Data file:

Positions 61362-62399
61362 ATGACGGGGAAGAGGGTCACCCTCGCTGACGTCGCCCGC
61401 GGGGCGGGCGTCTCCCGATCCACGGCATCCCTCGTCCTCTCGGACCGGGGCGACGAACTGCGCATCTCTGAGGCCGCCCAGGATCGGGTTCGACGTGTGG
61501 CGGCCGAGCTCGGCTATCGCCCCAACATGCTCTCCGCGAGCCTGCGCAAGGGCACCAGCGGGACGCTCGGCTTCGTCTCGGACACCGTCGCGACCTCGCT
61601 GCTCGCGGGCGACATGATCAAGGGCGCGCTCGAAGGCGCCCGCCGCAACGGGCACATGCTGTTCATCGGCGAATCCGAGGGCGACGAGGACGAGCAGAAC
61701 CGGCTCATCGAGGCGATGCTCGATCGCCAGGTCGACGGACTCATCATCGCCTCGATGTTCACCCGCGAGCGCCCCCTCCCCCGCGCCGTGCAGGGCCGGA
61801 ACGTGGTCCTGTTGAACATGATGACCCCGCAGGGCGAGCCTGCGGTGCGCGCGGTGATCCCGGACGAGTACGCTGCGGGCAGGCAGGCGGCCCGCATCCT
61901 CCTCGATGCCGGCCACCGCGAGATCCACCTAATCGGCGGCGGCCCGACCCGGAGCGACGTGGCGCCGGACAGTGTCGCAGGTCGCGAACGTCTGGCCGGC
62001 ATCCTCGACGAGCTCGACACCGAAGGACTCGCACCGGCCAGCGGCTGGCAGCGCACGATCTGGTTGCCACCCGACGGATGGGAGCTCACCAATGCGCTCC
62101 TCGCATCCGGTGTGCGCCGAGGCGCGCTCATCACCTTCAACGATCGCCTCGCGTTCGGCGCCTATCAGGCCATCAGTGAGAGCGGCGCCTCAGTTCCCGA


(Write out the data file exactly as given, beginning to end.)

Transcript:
Positions 61362-62399
61362 ATGACGGGGAAGAGGGTCACCCTCGCTGACGTCGCCCGC
61401 GGGGCGGGCGTCTCCCGATCCACGGCATCCCTCGTCCTCTCGGACCGGGGCGACGAACTGCGCATCTCTGAGGCCGCCCAGGATCGGGTTCGACGTGTGG
61501 CGGCCGAGCTCGGCTATCGCCCCAACATGCTCTCCGCGAGCCTGCGCAAGGGCACCAGCGGGACGCTCGGCTTCGTCTCGGACACCGTCGCGACCTCGCT
61601 GCTCGCGGGCGACATGATCAAGGGCGCGCTCGAAGGCGCCCGCCGCAACGGGCACATGCTGTTCATCGGCGAATCCGAGGGCGACGAGGACGAGCAGAAC
61701 CGGCTCATCGAGGCGATGCTCGATCGCCAGGTCGACGGACTCATCATCGCCTCGATGTTCACCCGCGAGCGCCCCCTCCCCCGCGCCGTGCAGGGCCGGA
61801 ACGTGGTCCTGTTGAACATGATGACCCCGCAGGGCGAGCCTGCGGTGCGCGCGGTGATCCCGGACGAGTACGCTGCGGGCAGGCAGGCGGCCCGCATCCT
61901 CCTCGATGCCGGCCACCGCGAGATCCACCTAATCGGCGGCGGCCCGACCCGGAGCGACGTGGCGCCGGACAGTGTCGCAGGTCGCGAACGTCTGGCCGGC
62001 ATCCTCGACGAGCTCGACACCGAAGGACTCGCACCGGCCAGCGGCTGGCAGCGCACGATCTGGTTGCCACCCGACGGATGGGAGCTCACCAATGCGCTCC
62101 TCGCATCCGGTGTGCGCCGAGGCGCGCTCATCACCTTCAACGATCGCCTCGCGTTCGGCGCCTATCAGGCCATCAGTGAGAGCGGCGCCTCAGTTCCCGA